Writing Ruby MiniTests for custom database queries

Let me preface this by saying that I FRAKKING LOVE TESTS. With Unit testing, I get to clearly & objectively prove that my code is awesome and works as intended. And there’s very little I love more than proving I’m right.

So a thing that you should do as a developer is test all of the methods in your models. That’s called unit testing. I’m going to use a Sinatra project to show you how to test a method using the MinitTest gem. MiniTest uses assertions to determine whether or not a method functions successfully. Here is a guide to the different assertions available: MiniTest Assertions

One thing you should know about the MiniTest gem is that it creates a separate database to test your methods. This will be important later, when we set our tests up. The great thing about MiniTests is that it not only sets our DB up for us, but it also tears it down once our tests run.

Here is the method that I want to test. It searches for a Movie object with a specific title from our database:

   def Movie.movie_search_title(search_text)
    movie_match = Movie.where({"title" => search_text})
    if movie_match.empty?
      return nil
      return movie_match

So what we need to do is test this method. Tests act independently from our application though and as I said, they create a new database. So the first thing we’ll do, is seed ( or ‘create’) a new database specifically to test this method. For this method, we need Movie objects in order to test it out. Let’s create a few Movies. If you’ve ever created a controller for a new object, it probably looks similar to those blocks below. You create a new object, then you assign it certain parameters that correspond to your database columns, and then follow up by saving it to the database.

require 'test_helper'

class MovieTest < Minitest::Test
  def setup
    @movie1 = Movie.new
    @movie1.title = "Barfi"
    @movie1.director = "Some dude"
    @movie1.critic_rating = "100"

    @movie2 = Movie.new
    @movie2.title = "Hello Beth"
    @movie2.director = "Some lady"
    @movie2.critic_rating = "100"

    @movie3 = Movie.new
    @movie3.title = "Hello Class"
    @movie3.director = "Some dude"
    @movie3.critic_rating = "50"

Okay, that wasn’t so bad. You’ve got your database seeded. Now what? Well, we can start writing tests. One thing to remember about testing a method is that there is more than one possible outcome. For this method there happen to be two possible outcomes. You can either find a movie that matches the input, or you can’t. We should test both outcomes. Let’s start with finding a match.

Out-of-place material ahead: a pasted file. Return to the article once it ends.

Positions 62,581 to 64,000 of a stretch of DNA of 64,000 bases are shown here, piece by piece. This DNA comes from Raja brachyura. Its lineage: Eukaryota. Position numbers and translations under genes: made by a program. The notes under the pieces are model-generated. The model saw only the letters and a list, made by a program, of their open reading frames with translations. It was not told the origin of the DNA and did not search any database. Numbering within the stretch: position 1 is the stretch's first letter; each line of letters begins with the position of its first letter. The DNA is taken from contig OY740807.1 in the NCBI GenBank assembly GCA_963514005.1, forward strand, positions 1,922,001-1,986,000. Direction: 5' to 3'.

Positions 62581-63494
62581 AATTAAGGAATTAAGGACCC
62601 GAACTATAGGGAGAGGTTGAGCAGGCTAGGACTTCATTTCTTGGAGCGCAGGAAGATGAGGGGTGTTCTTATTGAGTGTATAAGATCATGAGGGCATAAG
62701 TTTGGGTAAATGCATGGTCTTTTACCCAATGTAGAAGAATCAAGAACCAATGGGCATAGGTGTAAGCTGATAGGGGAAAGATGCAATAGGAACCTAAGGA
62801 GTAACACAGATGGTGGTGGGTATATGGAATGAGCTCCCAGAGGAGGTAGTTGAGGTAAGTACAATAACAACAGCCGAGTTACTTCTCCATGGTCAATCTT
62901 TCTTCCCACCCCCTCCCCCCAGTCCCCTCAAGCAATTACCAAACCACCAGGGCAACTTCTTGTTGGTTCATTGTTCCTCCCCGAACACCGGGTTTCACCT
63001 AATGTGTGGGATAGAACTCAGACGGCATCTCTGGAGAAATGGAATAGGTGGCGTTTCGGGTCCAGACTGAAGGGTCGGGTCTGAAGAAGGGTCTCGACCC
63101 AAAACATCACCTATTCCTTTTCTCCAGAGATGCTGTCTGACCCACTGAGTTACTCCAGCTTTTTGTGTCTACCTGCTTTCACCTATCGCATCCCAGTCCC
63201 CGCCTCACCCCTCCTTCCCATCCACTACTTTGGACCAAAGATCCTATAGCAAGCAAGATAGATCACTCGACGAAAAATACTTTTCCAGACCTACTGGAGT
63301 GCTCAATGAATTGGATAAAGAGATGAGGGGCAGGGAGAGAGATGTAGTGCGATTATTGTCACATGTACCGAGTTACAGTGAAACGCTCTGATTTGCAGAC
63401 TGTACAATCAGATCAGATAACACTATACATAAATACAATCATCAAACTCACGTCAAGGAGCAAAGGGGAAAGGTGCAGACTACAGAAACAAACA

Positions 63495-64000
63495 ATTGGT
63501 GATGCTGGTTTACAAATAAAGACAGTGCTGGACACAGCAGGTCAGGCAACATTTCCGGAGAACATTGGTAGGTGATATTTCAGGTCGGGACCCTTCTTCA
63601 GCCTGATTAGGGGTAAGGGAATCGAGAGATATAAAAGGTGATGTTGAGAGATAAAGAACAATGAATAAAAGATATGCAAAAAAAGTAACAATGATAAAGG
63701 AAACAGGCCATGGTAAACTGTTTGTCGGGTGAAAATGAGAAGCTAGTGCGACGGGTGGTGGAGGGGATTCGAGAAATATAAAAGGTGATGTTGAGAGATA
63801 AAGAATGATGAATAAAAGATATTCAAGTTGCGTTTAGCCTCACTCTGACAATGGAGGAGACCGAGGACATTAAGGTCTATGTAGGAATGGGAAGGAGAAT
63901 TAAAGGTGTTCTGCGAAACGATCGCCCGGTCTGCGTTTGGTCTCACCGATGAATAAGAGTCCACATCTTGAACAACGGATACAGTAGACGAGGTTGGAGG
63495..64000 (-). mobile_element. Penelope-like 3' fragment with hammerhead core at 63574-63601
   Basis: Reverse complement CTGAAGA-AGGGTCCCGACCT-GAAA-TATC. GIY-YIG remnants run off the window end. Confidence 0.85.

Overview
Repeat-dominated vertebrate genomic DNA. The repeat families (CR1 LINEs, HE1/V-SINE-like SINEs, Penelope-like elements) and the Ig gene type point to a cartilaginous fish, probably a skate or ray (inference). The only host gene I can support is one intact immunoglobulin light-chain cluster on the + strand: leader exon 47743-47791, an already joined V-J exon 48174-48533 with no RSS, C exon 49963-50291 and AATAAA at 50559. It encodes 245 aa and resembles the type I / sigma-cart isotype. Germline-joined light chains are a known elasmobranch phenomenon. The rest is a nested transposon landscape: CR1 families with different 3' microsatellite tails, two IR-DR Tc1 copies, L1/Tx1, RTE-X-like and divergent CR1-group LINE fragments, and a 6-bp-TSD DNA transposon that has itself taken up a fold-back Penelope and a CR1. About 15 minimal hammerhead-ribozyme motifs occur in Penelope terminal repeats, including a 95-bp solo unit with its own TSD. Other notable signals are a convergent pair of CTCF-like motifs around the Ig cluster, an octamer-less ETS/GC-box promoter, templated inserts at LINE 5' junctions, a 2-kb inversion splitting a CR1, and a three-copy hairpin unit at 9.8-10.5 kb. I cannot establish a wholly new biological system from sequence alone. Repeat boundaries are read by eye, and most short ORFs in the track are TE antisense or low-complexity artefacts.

1. First, you should define your test name so it’s obvious which outcome of which method you are testing.

    def test_movie_search_title
  2. Next, we need to tell our test what this method should return based on our database, so we’ll use an assertion called assert_includes. With this assertion, we expect that this search with the input of ”Barfi” should return the Movie object @movie1:

    assert_includes(Movie.movie_search_title("Barfi"), @movie1)
  3. Another testable item, is to check if a certain movie is not returned when we search for ”Barfi”, so we’ll use the refute_includes assertion:

    refute_includes(Movie.movie_search_title("Barfi"), @movie2)
  4. Make sure to end your test!:

    def test_movie_search_title
    assert_includes(Movie.movie_search_title("Barfi"), @movie1)
    refute_includes(Movie.movie_search_title("Barfi"), @movie2)
  5. So we’ve tested our method when it should return a result, because there is a matching Movie object in the database, but what about when there is no matching Movie object? Well, that will look a little something like this. We start the same way, by defining the name of the test so it’s clear what we’re testing. In this case, we’re testing what happens when the result is nil:

    def test_movie_search_title_nil
  6. Next, we’ll use a new assertion called assert_nil. There is no movie with the title “hi derek” in our database so our method should return nil:

    assert_nil(Movie.movie_search_title("hi derek"))
  7. Don’t forget to end the method and the test object!:

    def test_movie_search_title_nil
       assert_nil(Movie.movie_search_title("hi derek"))